Cotton bollworm Helicoverpa armigera Hb.
Ubiquitous species. Damages many crops, including cotton. Overwinters as a pupa in the soil at a depth of 5–10 cm. Imagoes fly from early June to November. One female lays 500 to 2,700 eggs.
Eggs are laid singly, rarely 2–3 eggs on leaves, generative organs (buds, flowers, bracts, corn rachis, Apera), etc. Caterpillars live 15–22 days, passing through 6 larval instars. The optimum temperature for caterpillars is between 22–28 degrees. They feed on plants of 250 species.
First instar caterpillars damage the top leaves of cotton, corn, tomatoes, alfalfa. From the second instar until the end of development, the caterpillars feed on the generative organs: buds, blossoms, seedbud, cotton boxes, grains in corn cobs, chickpea pods, etc. They also develop on weeds. In Bulgaria, 2–3 generations are developed. Females during egg laying are attracted by formic and oxalic acids secreted by the cotton in the extrafloral nectaries.
Egg-laying begins 3–4 days after the butterflies begin to fly. Eggs are laid on leaves, flowers, bracts. In the case of tomatoes and chickpeas —on the leaves, buds, flowers, in the case of corn – on the cob. In the case of cotton — egg-laying is only at the beginning of budding. This is why the first generation of bollworm develops on weeds and on alfalfa, chickpeas, tomatoes, and squash. The first trichogramma displacement is made on the periphery of the fields on weeds up to 30 thousand individuals/ha or 0.4 g.
Overwintering pupae withstand temperatures down to — 13 degrees. But even with the death of 70–80% of the pupae, the number of the bollworm is rapidly increasing.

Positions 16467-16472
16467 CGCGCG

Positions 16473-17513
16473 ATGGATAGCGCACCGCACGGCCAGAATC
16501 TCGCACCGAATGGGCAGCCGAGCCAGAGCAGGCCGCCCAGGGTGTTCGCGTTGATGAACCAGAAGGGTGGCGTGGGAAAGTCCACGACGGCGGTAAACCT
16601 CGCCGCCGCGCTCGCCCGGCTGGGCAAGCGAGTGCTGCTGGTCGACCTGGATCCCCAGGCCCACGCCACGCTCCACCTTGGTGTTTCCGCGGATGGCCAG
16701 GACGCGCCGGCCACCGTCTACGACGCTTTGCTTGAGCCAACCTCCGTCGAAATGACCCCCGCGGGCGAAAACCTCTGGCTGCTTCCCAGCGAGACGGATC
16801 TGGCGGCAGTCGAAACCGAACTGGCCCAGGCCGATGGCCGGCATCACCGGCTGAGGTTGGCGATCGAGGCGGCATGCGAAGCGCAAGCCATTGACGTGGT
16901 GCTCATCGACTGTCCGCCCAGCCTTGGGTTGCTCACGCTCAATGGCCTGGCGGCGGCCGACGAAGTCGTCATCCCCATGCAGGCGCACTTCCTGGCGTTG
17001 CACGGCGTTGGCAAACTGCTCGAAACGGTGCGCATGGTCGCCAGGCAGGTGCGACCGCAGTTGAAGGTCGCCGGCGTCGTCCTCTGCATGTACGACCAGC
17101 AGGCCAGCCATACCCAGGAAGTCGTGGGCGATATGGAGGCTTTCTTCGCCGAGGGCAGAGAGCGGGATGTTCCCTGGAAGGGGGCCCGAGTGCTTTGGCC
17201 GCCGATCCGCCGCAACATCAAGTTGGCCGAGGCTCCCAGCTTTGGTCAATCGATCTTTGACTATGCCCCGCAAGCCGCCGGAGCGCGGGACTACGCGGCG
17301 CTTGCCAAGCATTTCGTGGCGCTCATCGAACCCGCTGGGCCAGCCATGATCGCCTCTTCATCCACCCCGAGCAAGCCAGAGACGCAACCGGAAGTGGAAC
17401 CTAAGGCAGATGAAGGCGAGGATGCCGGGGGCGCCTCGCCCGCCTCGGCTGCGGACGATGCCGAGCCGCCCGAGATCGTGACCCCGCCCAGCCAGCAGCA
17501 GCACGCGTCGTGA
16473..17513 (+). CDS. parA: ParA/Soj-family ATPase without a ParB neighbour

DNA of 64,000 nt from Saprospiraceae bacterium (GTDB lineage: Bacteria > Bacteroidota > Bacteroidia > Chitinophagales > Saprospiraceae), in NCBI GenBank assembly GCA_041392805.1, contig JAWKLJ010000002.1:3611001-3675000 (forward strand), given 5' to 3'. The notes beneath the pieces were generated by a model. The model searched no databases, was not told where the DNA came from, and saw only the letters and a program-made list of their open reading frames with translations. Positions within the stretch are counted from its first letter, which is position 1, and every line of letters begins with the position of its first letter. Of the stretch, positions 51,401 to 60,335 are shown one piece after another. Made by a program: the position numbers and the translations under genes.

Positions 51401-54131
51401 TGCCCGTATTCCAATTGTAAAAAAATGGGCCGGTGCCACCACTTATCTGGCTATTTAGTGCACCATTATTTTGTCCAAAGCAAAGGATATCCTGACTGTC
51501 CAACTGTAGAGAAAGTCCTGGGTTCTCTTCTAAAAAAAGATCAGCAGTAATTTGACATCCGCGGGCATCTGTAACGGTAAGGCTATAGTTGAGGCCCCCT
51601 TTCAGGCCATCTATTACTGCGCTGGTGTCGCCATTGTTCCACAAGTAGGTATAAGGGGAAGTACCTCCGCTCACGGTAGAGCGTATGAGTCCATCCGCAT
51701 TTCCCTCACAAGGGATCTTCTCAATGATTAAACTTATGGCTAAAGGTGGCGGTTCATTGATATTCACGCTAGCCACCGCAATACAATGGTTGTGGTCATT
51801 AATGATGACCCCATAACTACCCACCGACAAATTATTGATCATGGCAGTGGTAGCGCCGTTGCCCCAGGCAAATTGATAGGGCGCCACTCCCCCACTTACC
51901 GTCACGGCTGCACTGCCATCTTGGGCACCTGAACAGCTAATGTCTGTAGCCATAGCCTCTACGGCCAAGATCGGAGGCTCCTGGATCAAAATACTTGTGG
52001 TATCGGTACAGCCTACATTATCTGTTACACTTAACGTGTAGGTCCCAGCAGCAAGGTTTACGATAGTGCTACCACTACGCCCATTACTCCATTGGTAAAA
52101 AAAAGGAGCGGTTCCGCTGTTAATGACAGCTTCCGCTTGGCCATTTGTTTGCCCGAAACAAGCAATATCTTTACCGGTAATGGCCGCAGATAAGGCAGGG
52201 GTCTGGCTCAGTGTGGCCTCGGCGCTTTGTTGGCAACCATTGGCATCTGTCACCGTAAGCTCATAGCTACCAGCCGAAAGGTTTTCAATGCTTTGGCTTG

In corn, the bollworm feeds on the cob and then on the kernels of the cob. In tomatoes — with the leaves, buds and fruits, in alfalfa — with the leaves and buds. A caterpillar damages up to 20 fruiting bodies in cotton and up to 12 cobs in corn.
The economic injury threshold for cotton is 8–10 caterpillars per 100 plants or 3–5 for thin — fibred cotton. For tomatoes — 15–20 eggs per 100 plants in the first generation 40–90 eggs per 100 plants in the second generation. In the case of corn 12–17 eggs in the first generation and 30–80 eggs in the 2nd generation.
Displacement of the trichogramma. In areas where conditions are favourable for the development of the trichogramma (HTC = 0.9–1.2), the first trichogramma displacement is made at the beginning of egg-laying, the second displacement — in the period of mass egg-laying. If the flight period is extended, an additional displacement is made 5–7 days after the second. Further control of the bollworm is at the expense of the reproduction of the dispersed trichogrammas.
In areas where conditions are unfavourable for the development of the trichogramma, an additional 1 or 2 dispersals are carried out.
Trichogramma capsules. There are 500 trichogrammas per capsule. 200 capsules/hectare are needed for one displacement. One capsule should fall on an area of 50 m2. This means one trichogramma per 10 m2 of area. Not enough, but in another case too many trichogrammas are needed. According to our and foreign experience, trichogramma of the best quality parasitizes up to 70–92% of the bollworm eggs.